Modern building fire sensors are capable of supplying substantially more information to the fire service than just the simple detection of a possible fire. In order to use this information, a decision support system needs to be developed that interprets a range of sensor signals and provides information about the building environment to the fire panel or building information server in real time. Typical fire models useful for predicting the impact of fire in a building utilize a prescribed heat release rate (HRR) for the fire and can predict sensor response and smoke spread. For the inverse problem, a sensor-driven fire model uses sensor signals to estimate the HRR of the fire, identify areas where hazardous conditions are developing, and predict the spread of smoke and the development of the fire. This type of model may then be used as part of a decision support system for emergency responders that provide real time predictions for the development of fire in a building. A sensor-driven fire model (SDFM) is being developed at NIST for the NIST Virtual Cybernetic Building Test-bed to investigate the feasibility of such a model in buildings with HVAC systems. Version 1.2 of SDFM uses ceiling jet algorithms for temperature and smoke or gas concentrations to convert the analog or digital data from heat, smoke, and carbon monoxide alarms to a HRR. The Zone Fire Model (ZFM) is then used to obtain layer temperatures, layer heights, and gas concentrations for the room of fire origin as well as surrounding rooms. With this information, the growth and spread of the fire and the location of hazardous conditions can be estimated.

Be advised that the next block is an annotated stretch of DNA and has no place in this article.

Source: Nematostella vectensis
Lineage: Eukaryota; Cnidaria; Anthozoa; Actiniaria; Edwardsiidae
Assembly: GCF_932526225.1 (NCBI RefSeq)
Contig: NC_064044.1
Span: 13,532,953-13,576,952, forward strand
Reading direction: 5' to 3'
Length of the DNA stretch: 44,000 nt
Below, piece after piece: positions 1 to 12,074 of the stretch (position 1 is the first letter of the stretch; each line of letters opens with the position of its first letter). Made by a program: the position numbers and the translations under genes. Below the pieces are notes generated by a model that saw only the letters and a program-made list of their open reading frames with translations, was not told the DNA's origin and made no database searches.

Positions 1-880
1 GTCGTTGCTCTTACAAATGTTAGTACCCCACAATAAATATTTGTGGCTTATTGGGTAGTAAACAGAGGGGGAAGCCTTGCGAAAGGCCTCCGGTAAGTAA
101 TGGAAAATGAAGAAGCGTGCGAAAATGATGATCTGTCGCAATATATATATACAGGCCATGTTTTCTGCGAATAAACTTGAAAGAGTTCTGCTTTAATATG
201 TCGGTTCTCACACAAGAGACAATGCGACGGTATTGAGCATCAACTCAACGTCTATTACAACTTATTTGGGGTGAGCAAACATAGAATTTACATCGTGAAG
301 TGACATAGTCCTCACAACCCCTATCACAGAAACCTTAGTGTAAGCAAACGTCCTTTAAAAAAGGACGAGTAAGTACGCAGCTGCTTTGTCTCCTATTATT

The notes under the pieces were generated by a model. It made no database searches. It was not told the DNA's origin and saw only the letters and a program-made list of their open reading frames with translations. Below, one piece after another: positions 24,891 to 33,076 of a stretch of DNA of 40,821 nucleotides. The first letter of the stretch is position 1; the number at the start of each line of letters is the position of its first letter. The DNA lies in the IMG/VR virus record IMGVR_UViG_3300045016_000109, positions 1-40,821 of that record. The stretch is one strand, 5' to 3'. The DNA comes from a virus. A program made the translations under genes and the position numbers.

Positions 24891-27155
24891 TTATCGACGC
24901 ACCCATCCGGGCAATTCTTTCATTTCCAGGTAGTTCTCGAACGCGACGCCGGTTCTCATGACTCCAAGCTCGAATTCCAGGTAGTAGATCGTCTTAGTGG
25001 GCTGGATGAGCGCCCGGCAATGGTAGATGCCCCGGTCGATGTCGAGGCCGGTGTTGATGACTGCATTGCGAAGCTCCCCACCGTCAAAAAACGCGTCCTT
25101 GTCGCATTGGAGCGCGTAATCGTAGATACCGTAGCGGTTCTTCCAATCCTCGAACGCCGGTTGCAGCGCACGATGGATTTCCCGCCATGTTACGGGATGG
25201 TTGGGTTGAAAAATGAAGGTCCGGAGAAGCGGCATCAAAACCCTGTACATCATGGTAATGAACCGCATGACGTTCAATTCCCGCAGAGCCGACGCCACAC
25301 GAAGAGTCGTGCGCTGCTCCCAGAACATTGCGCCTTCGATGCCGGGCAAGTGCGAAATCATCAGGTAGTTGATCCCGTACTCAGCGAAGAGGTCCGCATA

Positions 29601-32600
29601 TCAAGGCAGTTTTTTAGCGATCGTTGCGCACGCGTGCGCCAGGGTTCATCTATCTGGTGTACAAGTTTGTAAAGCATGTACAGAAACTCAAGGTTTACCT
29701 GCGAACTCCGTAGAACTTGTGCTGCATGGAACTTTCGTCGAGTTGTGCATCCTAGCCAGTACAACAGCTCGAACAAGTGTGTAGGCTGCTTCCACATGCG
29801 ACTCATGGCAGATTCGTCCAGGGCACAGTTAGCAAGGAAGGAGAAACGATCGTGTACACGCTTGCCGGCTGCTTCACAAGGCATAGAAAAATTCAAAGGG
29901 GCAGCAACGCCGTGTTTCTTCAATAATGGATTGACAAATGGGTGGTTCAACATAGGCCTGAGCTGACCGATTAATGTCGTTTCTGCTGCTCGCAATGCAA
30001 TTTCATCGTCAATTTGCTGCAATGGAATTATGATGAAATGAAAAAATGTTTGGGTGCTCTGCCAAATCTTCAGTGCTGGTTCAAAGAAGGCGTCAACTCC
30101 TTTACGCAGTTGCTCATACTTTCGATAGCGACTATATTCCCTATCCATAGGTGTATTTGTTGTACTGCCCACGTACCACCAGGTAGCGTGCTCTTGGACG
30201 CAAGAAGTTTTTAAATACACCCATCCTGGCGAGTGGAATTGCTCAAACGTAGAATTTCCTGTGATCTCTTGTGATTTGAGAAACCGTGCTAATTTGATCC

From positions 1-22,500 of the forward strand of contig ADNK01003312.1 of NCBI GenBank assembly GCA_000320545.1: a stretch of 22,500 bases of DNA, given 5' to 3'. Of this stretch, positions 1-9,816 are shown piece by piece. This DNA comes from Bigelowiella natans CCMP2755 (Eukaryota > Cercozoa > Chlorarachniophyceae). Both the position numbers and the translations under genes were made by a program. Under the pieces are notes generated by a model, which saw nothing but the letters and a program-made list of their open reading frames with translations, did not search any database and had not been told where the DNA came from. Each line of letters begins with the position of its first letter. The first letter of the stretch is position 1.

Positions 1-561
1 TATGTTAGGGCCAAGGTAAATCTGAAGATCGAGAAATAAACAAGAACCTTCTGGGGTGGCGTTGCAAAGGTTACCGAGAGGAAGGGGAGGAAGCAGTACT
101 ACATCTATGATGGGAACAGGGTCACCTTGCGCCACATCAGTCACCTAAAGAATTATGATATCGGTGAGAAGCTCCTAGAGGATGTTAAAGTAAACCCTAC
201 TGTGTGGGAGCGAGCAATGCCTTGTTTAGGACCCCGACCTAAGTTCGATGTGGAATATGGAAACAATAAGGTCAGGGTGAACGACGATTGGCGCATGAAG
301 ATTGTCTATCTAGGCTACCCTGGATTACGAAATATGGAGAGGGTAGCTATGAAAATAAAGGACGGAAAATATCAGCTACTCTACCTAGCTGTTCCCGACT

A Sensor-Driven Fire Model, Version 1.2, Special Publication (NIST SP), National Institute of Standards and Technology, Gaithersburg, MD, [online], https://doi.org/10.6028/NIST.sp.1110
(Accessed May 28, 2023)